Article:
Some families have pools in the backyard. Others have playgrounds or trampolines.
The Schoubert family, who live off Rea Road near Stonecrest shopping center, has an ice-skating rink.
Jean-Paul Schoubert, 46, was born in Connecticut but grew up in France. As a child, he was always around snow and ice.
He later moved to Tampa, Fla., and attended the University of South Florida, where he met his wife, Kim. He spent 10 years there.
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"It does something to your mental state to not have seasons," Jean-Paul said. "We weren't around anything cold for so long."
Before moving to Charlotte, Kim had never seen the seasons change. She said the family now puts special emphasis on seasonal changes.
In honor of winter, Jean-Paul said, he decided to build an ice rink in the backyard of his Ravencrest home four years ago.
"We started small, and I was really surprised on how simple and easy it was," he said. "The trick, I found, was that you need a flat surface. When you look at the yard it looks flat, but it's really not."
With help from Kim and their two children - Alexa and Martine, now ages 10 and 13 - Jean-Paul laid two-by-fours to build a frame. After getting the spot level, they used a plastic tarp as a liner and filled it with water.
The first rink was 4 feet by 6 feet, but it has grown each year; it's now 20 feet by 20 feet.
According to Jean-Paul, they need at least three nights in the 20s for the ice to freeze at least two inches thick, which prevents it from cracking when the kids are on it.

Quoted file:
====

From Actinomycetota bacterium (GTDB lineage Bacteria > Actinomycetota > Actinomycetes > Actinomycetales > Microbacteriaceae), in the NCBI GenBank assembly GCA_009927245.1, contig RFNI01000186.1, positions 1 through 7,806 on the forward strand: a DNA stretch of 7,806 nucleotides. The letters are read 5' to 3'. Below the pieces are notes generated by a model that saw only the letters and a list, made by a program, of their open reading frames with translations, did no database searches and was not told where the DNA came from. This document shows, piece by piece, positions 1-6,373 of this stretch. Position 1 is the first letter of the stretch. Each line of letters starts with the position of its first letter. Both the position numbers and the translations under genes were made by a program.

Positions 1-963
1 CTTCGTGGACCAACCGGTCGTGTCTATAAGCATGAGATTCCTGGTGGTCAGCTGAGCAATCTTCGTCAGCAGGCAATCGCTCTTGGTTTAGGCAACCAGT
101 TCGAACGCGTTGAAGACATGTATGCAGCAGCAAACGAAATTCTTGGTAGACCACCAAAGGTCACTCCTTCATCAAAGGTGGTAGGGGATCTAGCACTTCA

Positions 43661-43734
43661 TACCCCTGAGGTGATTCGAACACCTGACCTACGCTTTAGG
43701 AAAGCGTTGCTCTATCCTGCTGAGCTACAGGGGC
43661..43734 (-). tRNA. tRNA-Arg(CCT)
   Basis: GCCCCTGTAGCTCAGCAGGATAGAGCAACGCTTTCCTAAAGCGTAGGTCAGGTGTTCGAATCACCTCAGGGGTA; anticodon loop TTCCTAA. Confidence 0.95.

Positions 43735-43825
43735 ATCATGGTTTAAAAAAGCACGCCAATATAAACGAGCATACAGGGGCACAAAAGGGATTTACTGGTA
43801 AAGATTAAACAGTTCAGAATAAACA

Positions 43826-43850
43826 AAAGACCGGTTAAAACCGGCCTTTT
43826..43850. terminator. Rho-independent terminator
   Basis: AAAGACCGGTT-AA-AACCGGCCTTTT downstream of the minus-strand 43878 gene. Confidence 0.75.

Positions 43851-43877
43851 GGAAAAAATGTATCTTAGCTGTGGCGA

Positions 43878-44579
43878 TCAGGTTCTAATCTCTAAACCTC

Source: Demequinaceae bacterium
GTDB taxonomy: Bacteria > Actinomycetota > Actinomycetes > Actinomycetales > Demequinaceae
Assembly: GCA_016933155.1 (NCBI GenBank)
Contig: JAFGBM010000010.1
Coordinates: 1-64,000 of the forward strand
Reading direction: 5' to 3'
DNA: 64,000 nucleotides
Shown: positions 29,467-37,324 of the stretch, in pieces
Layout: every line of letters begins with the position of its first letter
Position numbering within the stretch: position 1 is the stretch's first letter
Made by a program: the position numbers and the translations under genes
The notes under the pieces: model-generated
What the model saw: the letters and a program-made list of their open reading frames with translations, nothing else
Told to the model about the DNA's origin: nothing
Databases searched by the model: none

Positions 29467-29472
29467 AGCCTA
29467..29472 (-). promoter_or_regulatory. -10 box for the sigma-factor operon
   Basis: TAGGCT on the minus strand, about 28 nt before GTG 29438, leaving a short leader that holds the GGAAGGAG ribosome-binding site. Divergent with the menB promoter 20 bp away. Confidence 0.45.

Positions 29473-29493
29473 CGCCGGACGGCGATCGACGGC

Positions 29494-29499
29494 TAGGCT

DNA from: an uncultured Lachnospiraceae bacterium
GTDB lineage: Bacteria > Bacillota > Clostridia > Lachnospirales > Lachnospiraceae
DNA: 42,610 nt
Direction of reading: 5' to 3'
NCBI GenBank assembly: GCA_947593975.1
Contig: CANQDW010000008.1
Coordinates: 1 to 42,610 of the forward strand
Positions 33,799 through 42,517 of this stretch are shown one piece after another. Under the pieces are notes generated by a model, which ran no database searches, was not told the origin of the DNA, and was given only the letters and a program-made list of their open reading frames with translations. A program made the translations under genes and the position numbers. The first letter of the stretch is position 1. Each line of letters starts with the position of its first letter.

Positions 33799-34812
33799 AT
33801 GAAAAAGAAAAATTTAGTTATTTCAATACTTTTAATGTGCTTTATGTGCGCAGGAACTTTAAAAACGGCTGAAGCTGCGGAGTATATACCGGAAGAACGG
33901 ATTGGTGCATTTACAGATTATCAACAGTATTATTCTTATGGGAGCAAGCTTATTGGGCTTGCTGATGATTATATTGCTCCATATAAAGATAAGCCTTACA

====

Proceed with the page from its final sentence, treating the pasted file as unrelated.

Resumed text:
While this winter has been warm, the Schouberts have had at least one good freeze. The kids invented ice games, played curling and entertained scores of neighborhood children.
Alexa, Martine and four neighborhood children talk with enthusiasm about the games they have created. No one has ever used actual ice skates on the rink, but the children don't seem to mind skating in their shoes.
Even when the water is not completely frozen, the children, ranging in age from 8 to 13, use the rink as a playground. They often place objects in the bottom of the shallow pool, waiting for another freeze to hold the object in place.
"The whole reason why we do it is because we get 20 kids out here acting like kids," Jean-Paul said. "They're just having a great time."
"It's been a really great way to give all the kids something to do outside," Kim said. "They will go out there at night when it's freezing cold and they don't care. Every morning, Martine and Alexa go out in their PJs with boots on and heavy coats to check the ice rink."
A fence surrounds the yard, preventing random admirers from getting too close, but most of the neighborhood families are happy to have a place where their children can spend a day outside in the company of other children.
The Schouberts live by the motto, "Please excuse the mess, our kids are making memories." Jean-Paul says he wants to inspire people to do things with their kids and be a little crazy.
Though Kim said she sometimes feels overwhelmed by children tracking mud in from the backyard, projects scattered throughout the house and home-schooling Martine, she says it is all worth it.
Jean-Paul works with Bank of America and Kim works from home part-time in advertising design.